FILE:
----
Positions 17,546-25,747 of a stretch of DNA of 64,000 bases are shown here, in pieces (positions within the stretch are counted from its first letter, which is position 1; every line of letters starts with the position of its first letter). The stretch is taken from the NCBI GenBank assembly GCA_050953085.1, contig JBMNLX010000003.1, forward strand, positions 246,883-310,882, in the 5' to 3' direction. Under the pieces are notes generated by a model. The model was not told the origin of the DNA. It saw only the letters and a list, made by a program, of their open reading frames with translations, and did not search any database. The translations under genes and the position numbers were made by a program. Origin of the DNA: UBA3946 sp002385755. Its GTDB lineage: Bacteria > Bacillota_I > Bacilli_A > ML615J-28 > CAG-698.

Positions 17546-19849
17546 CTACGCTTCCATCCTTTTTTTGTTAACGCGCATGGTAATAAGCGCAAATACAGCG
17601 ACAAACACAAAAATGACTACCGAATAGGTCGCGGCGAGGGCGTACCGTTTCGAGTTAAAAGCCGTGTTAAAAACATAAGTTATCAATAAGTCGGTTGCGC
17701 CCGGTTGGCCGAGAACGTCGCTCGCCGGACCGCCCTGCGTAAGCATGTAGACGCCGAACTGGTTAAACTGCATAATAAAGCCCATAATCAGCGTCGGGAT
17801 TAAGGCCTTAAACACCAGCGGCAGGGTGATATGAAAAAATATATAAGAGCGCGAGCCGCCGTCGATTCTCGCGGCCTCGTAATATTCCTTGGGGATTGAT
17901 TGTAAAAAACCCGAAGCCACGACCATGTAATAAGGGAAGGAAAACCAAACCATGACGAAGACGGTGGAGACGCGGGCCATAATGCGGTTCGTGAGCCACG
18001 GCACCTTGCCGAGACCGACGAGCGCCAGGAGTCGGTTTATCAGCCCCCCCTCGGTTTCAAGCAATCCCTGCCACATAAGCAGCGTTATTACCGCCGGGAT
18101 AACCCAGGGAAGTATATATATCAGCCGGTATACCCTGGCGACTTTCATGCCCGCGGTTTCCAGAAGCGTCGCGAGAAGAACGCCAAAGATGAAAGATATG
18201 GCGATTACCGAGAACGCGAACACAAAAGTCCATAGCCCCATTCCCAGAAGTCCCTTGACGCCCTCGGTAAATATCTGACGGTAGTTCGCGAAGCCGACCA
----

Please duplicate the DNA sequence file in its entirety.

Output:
Positions 17,546-25,747 of a stretch of DNA of 64,000 bases are shown here, in pieces (positions within the stretch are counted from its first letter, which is position 1; every line of letters starts with the position of its first letter). The stretch is taken from the NCBI GenBank assembly GCA_050953085.1, contig JBMNLX010000003.1, forward strand, positions 246,883-310,882, in the 5' to 3' direction. Under the pieces are notes generated by a model. The model was not told the origin of the DNA. It saw only the letters and a list, made by a program, of their open reading frames with translations, and did not search any database. The translations under genes and the position numbers were made by a program. Origin of the DNA: UBA3946 sp002385755. Its GTDB lineage: Bacteria > Bacillota_I > Bacilli_A > ML615J-28 > CAG-698.

Positions 17546-19849
17546 CTACGCTTCCATCCTTTTTTTGTTAACGCGCATGGTAATAAGCGCAAATACAGCG
17601 ACAAACACAAAAATGACTACCGAATAGGTCGCGGCGAGGGCGTACCGTTTCGAGTTAAAAGCCGTGTTAAAAACATAAGTTATCAATAAGTCGGTTGCGC
17701 CCGGTTGGCCGAGAACGTCGCTCGCCGGACCGCCCTGCGTAAGCATGTAGACGCCGAACTGGTTAAACTGCATAATAAAGCCCATAATCAGCGTCGGGAT
17801 TAAGGCCTTAAACACCAGCGGCAGGGTGATATGAAAAAATATATAAGAGCGCGAGCCGCCGTCGATTCTCGCGGCCTCGTAATATTCCTTGGGGATTGAT
17901 TGTAAAAAACCCGAAGCCACGACCATGTAATAAGGGAAGGAAAACCAAACCATGACGAAGACGGTGGAGACGCGGGCCATAATGCGGTTCGTGAGCCACG
18001 GCACCTTGCCGAGACCGACGAGCGCCAGGAGTCGGTTTATCAGCCCCCCCTCGGTTTCAAGCAATCCCTGCCACATAAGCAGCGTTATTACCGCCGGGAT
18101 AACCCAGGGAAGTATATATATCAGCCGGTATACCCTGGCGACTTTCATGCCCGCGGTTTCCAGAAGCGTCGCGAGAAGAACGCCAAAGATGAAAGATATG
18201 GCGATTACCGAGAACGCGAACACAAAAGTCCATAGCCCCATTCCCAGAAGTCCCTTGACGCCCTCGGTAAATATCTGACGGTAGTTCGCGAAGCCGACCA